If I'm understanding this correctly, he goes on to suggest that news gathering journalism that focuses on small pockets of interest for small periods of time will be replaced by a sort of community journalism for the local population.  He's not talking about your local newspaper here, he's talking about the likes of me (and you if you could be bothered to contribute - you know who you are) and for that matter anyone else who has any expertise on any given subject, contributing to the propagation of it's idea to other groups.

So to bring this idea back to George Djorgovski's thinking, we'd then need some sort of 3 dimensional aggregator that gathers all forms of discussion on a given subject would then present this World Three content via a World One device. RSS feeds already provide a method to do this in the 2D world 3, and of particular interest to me lately is the FWIX approach to news gathering where it's geo-located. I sooo wish this would work properly for my area.

As Jo Marchant from the New Scientist points out, this may not be the most unbiased form of journalism, and certainly may be unfathomable for some readers if the writers are such experts - but then we all have the capacity to learn. It's an interesting concept.

Having read the article, I sit and look and stare at it sitting there on the Internet looking back at me and this thought has struck me. "Why aren't I involved in such fun thinking as this?" I get to think about technology, sure. But not in an interesting - what are we doing next? - kind of way, which sadly I used to. It breaks my heart. Somehow I've missed the boat and slipped into the water. For a period of time I did cutting edge stuff with technology. I was an Internet pioneer ... *sigh* ... and then I got caught in the money machine.  Someone labelled me up as something I wasn't and put me in a corresponding box to be a square peg in a round hole.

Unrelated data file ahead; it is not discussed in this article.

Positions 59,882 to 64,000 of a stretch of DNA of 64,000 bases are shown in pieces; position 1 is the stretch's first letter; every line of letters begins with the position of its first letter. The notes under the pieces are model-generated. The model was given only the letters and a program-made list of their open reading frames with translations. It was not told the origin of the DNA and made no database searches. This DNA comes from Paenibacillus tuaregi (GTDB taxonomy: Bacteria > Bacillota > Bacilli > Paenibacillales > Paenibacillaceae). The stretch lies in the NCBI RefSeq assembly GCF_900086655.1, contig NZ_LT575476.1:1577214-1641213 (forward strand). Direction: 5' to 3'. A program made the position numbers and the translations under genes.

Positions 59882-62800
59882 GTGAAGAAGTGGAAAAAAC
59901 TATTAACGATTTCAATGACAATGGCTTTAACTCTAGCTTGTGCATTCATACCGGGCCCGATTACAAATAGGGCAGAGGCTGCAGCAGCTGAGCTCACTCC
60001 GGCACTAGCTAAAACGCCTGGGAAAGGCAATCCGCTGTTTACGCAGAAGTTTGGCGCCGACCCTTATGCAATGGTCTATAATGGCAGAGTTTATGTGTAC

I work at Starfleet - someone here must be paying attention to such goings on at SciFoo camp?  And more importantly should be deep in the design phase of aggregators to provide such localised 3D content....  This is the sort of thing I should be working on - instead of counting pens and pushing pencils only to be told they're the wrong pens or the pencil's aren't of the approved sharpness.  Frankly, I couldn't care less - I'd much rather you got on and wrote something with them....  OK so my analogy is getting a little out of hand and theres a depression setting in.  Alas, I'm poorly seated in my round hole I can't see who that could be, or even where.

As it stands, the technological future of the human race's World Three will be decided without me (and Starfleet, who are clearly obsessed with the cost of graphite and ink) - but concocted by the likes of Andrew Marr and his flappy arms.....  God help us all.

PS - Sorry Andrew, I know you're a bright spark really, but you do have flappy arms :-)